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September 07, 1984 - Image 60

Resource type:
Text
Publication:
The Detroit Jewish News, 1984-09-07

Disclaimer: Computer generated plain text may have errors. Read more about this.

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60

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Friday, September 7, 1984

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C7 71

THE DETROIT JEWISH NEWS

COOKING

Ruth Schwartz, ASID

Interior Designer

`Best in Jewish Cookery' offers
500 kosher family favorites

BY GLORIA KAUFER GREENE

For Those Who Want Distinctive Interiors

COMPLETE FURNISHINGS
CUSTOM COLOR COORDINATING
ACCESSORIZING

Tour The Troy Design Center
For Consultation Call: 352 2264

-

BERNICE GARON, M.A.

Diet Consultant

Offers clients a
unique approach
to weight loss - . . .

For information regarding
an appointment

Call 353-0465

Clients must be sincerely committed to an intense individualized
weight control program conducted in the most personal and confi-
dential mariner.

GET CARRIED
AWAY I N

Plan Now For A
Special Bar/Bat Mitzva,
Sweet Sixteen, Birthday
or Shower

661-9331

Our balloon Bouquets
With Attached Baskets
Are Still The Best In Town

(Local and nationwide delivery)

PREPARATION FOR:

I PSAT • SAT • ACT

r KAPLAN

EDUCATIONAL
CENTER

Crossroads Office Centre
16250 Northland Drive
Southfield, Michigan 48075

(313) 569-5320

I recently came across a very
interesting Jewish cookbook that
offers over 500 kosher recipes
along with a generous helping of
nostalgia. Though physically
similar in many ways to organiza-
tional fundraising cookbooks, The
Best in Jewish Cookery: From My
Mother's Shtetl to Mine is the per-
sonal effort of Rebecca Zelermyer.
It is a collection of her own fam-
ily members and friends. Many of
the recipe titles reflect their
sources. For instance, there are:
Cousin Liz's Regulach, Tante Sa-
ra's Kasha and' Mushroom Cas-
serole, The Rebbitzen's Haman-
taschen, Aunt Rivka's
Doughnuts, Mamma's Kishke,
Grandpop Mose's Pickled Her-
ring, Bubba's Cholent and Hilda's
Chicken with Rice.
The nostalgia comes not only
from the traditional Jewish re-
cipes and their homey titles, but
also from the wonderful old
photographs scattered through-
out the cookbook. Several are por-
traits of Mrs. Zelermyer's and her
husband's families. The earliest
ones — of her Grandma and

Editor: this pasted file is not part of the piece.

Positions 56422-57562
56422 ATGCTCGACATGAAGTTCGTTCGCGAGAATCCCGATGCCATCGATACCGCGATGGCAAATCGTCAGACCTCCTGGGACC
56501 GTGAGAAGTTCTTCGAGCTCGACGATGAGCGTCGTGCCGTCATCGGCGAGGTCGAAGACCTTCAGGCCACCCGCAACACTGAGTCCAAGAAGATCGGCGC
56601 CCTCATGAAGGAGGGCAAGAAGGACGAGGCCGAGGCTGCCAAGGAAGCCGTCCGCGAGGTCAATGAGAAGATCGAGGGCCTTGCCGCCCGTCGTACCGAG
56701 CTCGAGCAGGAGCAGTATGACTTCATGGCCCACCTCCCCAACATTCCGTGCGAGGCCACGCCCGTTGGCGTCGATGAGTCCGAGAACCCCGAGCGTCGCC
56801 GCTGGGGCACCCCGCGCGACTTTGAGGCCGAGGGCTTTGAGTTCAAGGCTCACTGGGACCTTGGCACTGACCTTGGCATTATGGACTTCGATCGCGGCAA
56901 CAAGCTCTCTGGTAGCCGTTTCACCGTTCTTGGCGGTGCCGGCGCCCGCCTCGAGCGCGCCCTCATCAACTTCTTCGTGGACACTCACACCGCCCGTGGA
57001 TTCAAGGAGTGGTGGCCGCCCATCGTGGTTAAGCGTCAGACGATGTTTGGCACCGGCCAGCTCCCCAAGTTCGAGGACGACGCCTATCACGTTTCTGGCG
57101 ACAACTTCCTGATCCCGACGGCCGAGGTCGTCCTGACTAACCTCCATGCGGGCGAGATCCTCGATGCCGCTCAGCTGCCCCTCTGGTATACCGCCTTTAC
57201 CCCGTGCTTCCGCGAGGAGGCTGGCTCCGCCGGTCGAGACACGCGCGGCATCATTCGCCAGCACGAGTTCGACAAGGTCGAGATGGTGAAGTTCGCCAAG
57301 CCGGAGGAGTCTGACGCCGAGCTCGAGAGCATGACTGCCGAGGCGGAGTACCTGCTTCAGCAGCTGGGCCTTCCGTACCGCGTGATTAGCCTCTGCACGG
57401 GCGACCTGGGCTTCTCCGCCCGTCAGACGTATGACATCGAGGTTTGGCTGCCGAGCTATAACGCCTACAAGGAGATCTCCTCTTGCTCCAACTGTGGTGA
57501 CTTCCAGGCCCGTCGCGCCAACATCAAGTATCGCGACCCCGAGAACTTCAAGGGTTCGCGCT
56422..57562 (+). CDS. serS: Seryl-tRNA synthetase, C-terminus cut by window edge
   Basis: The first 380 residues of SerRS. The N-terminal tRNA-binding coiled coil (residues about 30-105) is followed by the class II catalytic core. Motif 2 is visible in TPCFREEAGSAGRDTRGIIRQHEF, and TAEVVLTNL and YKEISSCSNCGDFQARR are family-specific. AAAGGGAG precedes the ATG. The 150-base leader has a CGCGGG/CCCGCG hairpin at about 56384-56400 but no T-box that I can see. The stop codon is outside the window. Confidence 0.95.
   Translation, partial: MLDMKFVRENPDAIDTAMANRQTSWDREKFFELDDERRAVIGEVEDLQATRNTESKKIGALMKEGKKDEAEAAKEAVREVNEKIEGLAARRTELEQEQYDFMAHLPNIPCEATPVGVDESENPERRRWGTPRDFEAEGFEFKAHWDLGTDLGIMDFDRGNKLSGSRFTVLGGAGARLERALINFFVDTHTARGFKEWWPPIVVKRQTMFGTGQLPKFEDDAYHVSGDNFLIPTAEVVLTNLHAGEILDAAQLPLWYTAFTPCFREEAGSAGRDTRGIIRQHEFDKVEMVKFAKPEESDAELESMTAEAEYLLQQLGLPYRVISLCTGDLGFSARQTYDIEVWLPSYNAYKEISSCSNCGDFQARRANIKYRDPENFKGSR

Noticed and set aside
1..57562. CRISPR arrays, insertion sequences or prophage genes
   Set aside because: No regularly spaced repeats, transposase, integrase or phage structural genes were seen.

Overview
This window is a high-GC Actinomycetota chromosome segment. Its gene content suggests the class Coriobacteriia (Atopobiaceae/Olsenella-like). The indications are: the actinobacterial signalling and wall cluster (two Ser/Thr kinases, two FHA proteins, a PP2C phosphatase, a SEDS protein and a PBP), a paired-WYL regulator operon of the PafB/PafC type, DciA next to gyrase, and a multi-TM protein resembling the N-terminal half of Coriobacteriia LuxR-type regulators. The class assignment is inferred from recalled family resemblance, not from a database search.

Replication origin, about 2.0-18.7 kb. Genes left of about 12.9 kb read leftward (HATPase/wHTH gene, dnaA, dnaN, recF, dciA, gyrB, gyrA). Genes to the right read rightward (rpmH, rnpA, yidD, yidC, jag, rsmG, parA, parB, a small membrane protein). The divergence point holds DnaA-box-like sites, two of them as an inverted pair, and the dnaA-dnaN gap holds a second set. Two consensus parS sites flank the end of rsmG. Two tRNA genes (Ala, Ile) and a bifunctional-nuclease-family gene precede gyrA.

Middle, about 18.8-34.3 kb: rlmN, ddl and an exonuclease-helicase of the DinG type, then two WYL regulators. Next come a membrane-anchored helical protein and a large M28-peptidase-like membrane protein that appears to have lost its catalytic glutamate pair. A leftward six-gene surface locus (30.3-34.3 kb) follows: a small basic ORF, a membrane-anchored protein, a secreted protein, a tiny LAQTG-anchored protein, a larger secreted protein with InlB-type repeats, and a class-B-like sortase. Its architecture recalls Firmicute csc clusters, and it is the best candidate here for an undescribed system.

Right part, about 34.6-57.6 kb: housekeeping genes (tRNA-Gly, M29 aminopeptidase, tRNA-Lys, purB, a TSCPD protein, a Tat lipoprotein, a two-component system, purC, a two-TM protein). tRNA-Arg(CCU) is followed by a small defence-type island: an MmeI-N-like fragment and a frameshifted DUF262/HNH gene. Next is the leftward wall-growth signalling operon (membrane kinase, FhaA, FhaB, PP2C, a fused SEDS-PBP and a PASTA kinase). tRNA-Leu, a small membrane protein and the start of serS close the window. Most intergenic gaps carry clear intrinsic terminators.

Grandpa — date back to 1882.
There are also scenes of Hester
Street, Ellis Island, and Philadel-
phia at the turn of the century.
Several photos of Radauti,
Romania, (the author's mother's
shtetl), are included as well, in
contrast with a modern skyline
view of Philly,, the author's
"shtetl."
As with the fundraiser cook-
books it resembles, The Best in
Jewish Cookery is informally
written. That 'is, it does not neces-
sarily list the ingredients in the
order in which they are used, and
measurements are abbreviated
(e.g. lb., tbsp., c., tsp., etc.). Also,
the chapters are arranged in a
somewhat unorthodox order, and
there is no table of contents at the
front of the book to set you on the
right track.
(The chapters, as they appear,
are: Cookies, Bars and Cupcakes;
Fish; Fillo Recipes (borrowed,
with permission, from an Athens
Foods promotional booklet); Hors
D'oeuvres; Meat and Poultry;
Molds; Passover Recipes; Pies;
Soups and Salads; Vegetables;
Miscellaneous.) An index at the
end of the book lists all the recipes
in the order they are printed in
the book, not alphabetically.
Although most of the chapters
contain just what you'd expect,
the one called "Casseroles and
One-Dish Specialties is somehwat
eclectic.
In addition to kugels, grain dis-
hes, and other baked concoctions,
it contains vegetable recipes very
similar to some in the "Vegeta-
bles" chapter, and beef stews just
like those in the "Meat and Poul-
try" chapter. It also features re-
cipes for cheese blintzes, latkes,
kreplach, knishes, and verenikes
(dumplings), all of which require
more than one "dish" and nary a
casserole.
The recipes directions appear to
be comprehensive with plenty of
detail (such as pan sizes, how in-
gredients should look, what to ex-
pect during preparation, and
more), so that even a novice

should be able to prepare some of
the more challenging recipes like